“It’s not a matter of letting go, you would if you could. Instead of ‘let it go,’ we should probably say ‘let it be.’” ~Jon Kabat-Zinn
What’s the expression? An idle mind is the devil’s workshop. With that in mind, I resolved to never have an idle mind. I was largely successful, unfortunately.
In retrospect, I do not recall a time when I wasn’t caught up in my thoughts. I come equipped with a narrator in my head – at no additional cost. This means my thoughts have a constant running commentary.
I tried ‘not thinking’ and that worked about as well as telling myself not to breathe – forever. What usually happened is I spent several agonizing minutes thinking about not thinking and how I could achieve a state of not-thinking. Yes, I was that bad.
This constant overthinking generally led to bad feelings.
For instance, if someone paid me a compliment (why paid?), I would talk myself into believing that I wasn’t deserving of it, or the person was just being nice, or they just wanted a compliment from me. Yikes!
Knowing that I was overthinking did little to help me and often left me feeling trapped. My active mind scared me. No really, it did. At any time, it could start up and completely unravel me. I often just wanted to shut the darn thing off and be at peace. I failed miserably at Yoga and meditation by the way.
I over-analyzed everything. Simple conversations would become unnecessarily intense and uncomfortable. I found hidden meanings in every innuendo. My thinking knew no limits. It would scrutinize the past, present, and future. On the plus side, my creative writing was awesome at times.
My overthinking wasn’t just a burden on me, people close to me would say things like:
“Get out of your head!”
“You don’t have to overthink EVERYTHING!”
“Why can’t you just be normal?”
And the coup de grâce…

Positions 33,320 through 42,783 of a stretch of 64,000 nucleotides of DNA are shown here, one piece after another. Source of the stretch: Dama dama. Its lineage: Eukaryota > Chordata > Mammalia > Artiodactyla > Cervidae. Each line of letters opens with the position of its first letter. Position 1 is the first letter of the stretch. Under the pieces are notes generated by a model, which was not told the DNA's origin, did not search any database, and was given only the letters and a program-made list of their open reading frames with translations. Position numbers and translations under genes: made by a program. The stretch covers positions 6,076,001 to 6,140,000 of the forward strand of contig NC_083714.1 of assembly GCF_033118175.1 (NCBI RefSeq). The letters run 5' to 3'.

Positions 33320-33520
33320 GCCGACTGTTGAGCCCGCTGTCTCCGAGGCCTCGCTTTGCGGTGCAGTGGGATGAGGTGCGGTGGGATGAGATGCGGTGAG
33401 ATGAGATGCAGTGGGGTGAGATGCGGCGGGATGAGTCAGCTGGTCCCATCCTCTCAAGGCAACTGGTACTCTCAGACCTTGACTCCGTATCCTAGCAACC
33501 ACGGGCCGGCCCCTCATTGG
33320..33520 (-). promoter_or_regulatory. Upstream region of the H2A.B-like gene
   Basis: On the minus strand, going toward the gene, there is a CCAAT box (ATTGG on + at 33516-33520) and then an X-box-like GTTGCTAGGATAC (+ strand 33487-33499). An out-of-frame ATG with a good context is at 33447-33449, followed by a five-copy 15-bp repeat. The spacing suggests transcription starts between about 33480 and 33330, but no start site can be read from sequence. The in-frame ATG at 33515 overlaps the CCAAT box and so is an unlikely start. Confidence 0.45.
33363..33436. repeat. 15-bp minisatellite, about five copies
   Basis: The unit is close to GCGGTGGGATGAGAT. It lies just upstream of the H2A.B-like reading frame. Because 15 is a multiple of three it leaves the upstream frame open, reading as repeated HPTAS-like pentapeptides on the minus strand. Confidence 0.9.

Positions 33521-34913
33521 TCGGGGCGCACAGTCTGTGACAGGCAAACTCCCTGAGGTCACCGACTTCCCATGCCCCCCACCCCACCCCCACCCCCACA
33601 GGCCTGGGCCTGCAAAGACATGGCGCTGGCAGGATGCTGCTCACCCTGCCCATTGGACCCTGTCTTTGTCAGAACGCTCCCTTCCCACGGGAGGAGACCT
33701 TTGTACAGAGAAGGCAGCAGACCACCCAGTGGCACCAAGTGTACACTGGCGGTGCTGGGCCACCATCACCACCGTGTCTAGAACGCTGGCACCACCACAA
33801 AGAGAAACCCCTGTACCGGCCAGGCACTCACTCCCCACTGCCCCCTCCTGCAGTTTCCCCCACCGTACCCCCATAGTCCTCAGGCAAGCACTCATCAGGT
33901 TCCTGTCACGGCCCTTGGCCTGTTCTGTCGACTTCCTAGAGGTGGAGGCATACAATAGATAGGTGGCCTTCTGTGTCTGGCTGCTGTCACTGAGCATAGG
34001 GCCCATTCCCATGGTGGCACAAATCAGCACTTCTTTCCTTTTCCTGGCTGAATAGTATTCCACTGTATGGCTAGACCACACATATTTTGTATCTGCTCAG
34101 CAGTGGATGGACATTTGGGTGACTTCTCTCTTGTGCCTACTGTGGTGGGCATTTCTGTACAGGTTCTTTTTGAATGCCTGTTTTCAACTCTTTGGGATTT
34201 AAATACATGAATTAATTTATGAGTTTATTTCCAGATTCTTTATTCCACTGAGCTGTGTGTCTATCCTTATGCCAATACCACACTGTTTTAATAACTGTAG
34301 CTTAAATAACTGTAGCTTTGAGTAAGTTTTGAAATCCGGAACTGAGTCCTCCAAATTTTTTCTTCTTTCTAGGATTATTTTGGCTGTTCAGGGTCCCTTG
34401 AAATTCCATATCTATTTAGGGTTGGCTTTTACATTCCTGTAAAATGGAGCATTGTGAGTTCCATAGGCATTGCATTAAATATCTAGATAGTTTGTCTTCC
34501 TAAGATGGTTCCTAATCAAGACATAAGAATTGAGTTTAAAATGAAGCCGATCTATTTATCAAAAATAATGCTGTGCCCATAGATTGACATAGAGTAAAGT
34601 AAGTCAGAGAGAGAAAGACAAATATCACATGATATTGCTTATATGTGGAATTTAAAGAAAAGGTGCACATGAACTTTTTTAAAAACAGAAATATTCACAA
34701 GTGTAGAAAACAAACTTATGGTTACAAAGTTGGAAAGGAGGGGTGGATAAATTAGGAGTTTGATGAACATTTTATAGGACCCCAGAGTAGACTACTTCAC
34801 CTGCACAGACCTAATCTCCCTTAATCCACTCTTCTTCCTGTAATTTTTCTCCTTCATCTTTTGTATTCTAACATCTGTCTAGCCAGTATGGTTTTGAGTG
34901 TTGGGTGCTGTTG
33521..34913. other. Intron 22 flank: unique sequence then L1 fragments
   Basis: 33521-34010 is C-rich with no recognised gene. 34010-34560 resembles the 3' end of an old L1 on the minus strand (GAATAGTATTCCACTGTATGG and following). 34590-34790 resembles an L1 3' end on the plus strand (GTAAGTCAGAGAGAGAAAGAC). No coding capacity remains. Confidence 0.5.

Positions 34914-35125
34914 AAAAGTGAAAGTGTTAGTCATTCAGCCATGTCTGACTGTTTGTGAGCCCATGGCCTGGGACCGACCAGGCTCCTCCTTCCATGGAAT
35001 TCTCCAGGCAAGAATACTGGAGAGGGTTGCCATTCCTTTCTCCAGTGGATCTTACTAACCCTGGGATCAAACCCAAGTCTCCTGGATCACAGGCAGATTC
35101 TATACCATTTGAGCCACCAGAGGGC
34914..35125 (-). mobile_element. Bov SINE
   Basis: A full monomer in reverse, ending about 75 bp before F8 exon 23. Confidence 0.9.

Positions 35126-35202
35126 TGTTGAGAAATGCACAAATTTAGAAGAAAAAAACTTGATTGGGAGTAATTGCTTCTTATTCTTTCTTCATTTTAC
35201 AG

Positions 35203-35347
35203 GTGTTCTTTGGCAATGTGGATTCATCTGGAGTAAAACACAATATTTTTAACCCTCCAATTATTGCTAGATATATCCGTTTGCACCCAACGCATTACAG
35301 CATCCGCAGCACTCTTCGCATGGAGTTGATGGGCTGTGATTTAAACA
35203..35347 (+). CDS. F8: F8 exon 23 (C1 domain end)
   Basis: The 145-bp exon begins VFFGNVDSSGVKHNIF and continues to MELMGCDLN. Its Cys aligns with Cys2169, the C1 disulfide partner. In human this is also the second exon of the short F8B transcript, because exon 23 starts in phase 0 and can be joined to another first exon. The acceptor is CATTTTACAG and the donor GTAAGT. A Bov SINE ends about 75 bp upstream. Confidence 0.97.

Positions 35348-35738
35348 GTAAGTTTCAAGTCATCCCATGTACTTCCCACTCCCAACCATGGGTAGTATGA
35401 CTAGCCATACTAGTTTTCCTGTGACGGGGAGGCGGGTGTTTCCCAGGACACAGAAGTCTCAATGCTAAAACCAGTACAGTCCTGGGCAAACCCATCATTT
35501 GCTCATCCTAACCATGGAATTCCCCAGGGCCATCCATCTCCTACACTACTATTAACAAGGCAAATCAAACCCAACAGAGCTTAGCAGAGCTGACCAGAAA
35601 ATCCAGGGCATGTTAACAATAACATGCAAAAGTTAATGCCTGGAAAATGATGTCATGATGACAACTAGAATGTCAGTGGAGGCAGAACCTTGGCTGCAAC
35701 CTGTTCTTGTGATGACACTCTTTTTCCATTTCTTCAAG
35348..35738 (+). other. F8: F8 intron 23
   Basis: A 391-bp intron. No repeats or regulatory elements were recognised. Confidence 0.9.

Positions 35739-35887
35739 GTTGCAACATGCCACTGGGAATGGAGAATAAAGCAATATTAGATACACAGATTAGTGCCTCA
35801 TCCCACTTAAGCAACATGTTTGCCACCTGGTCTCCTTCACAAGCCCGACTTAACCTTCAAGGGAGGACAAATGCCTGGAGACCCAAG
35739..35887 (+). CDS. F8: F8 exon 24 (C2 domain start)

“It must be exhausting to be you…”
It was exhausting because I was constantly at war with myself. War? No, not war exactly. More like a long-pitched battle over a patch of land that wasn’t strategically advantageous but desired by both sides nonetheless.
I wanted to think less so I learned to smother my thoughts (kind of like I did my emotions).
As a result, drama and bad relationships became my vices. They enabled me to co-exist with my manic mind. I became a victim of myself and was completely out of control. As an aside, I was a really awful person during this time, but karmic loopback is a real thing. My dues are paid.
I came to a new understanding about my thinking…while thinking about it. Oh irony, how I loathe thee!
My thought: Our thinking is separate from who we truly are.
We are NOT our thoughts. We have a constant stream of thoughts meandering through our minds. However, we get to choose those with which we engage. Your power lies within your choice. You decide to which thoughts you pay attention.
Consider this, if you’re able to observe the fact that you’re overthinking, then you’re already aware of the separation of you and your mind. It’s really that simple-ish.
Like anything new, it’s taken time and practice (read: consistency) for me to allow this understanding to really resonate and to notice the benefits, of which there are many:
I’m more accepting of what is. I no longer feel the need to intellectualize and/or judge every facet of my life (as often). And with that comes a real sense of ease.
I experience far more contentment. A busy mind often ends in a dark place if left untethered. By not engaging in the endless chatter, feelings of contentment have become a familiar friend.
I’m more empowered. Knowing that I can choose which thoughts to engage has removed any sense of victimhood I previously felt.
What I’ve realized is that I don’t have to stop thinking, I simply need to be selective about whether I believe my thinking. Because most of our thoughts are just stories we make up, often regretting the past or worrying about the future.
Most aren’t true. At all.
It is exhausting experiencing such intense emotion from one end of the scale to the other. Yet, it was all a result of my thinking. This flood of thoughts that invaded my mind each time something happened would always be there, but it was my choice whether I took them seriously or not. So, I started acknowledging their presence when they showed up, then I let them flow through me. If I felt that familiar knot of anxiety in my gut, I would remind myself that none of those thoughts were real.
The key is to only really listen to my thinking when it’s telling ‘nice’ stories. Stories that make me feel good. The rest of the time I try to either consciously change my thinking direction toward better feeling thoughts, or I just let my mind waffle on, without paying attention.
It’s a bit like having the radio on in the background. And when a song starts that I like, I pay attention.
I choose when to pay attention.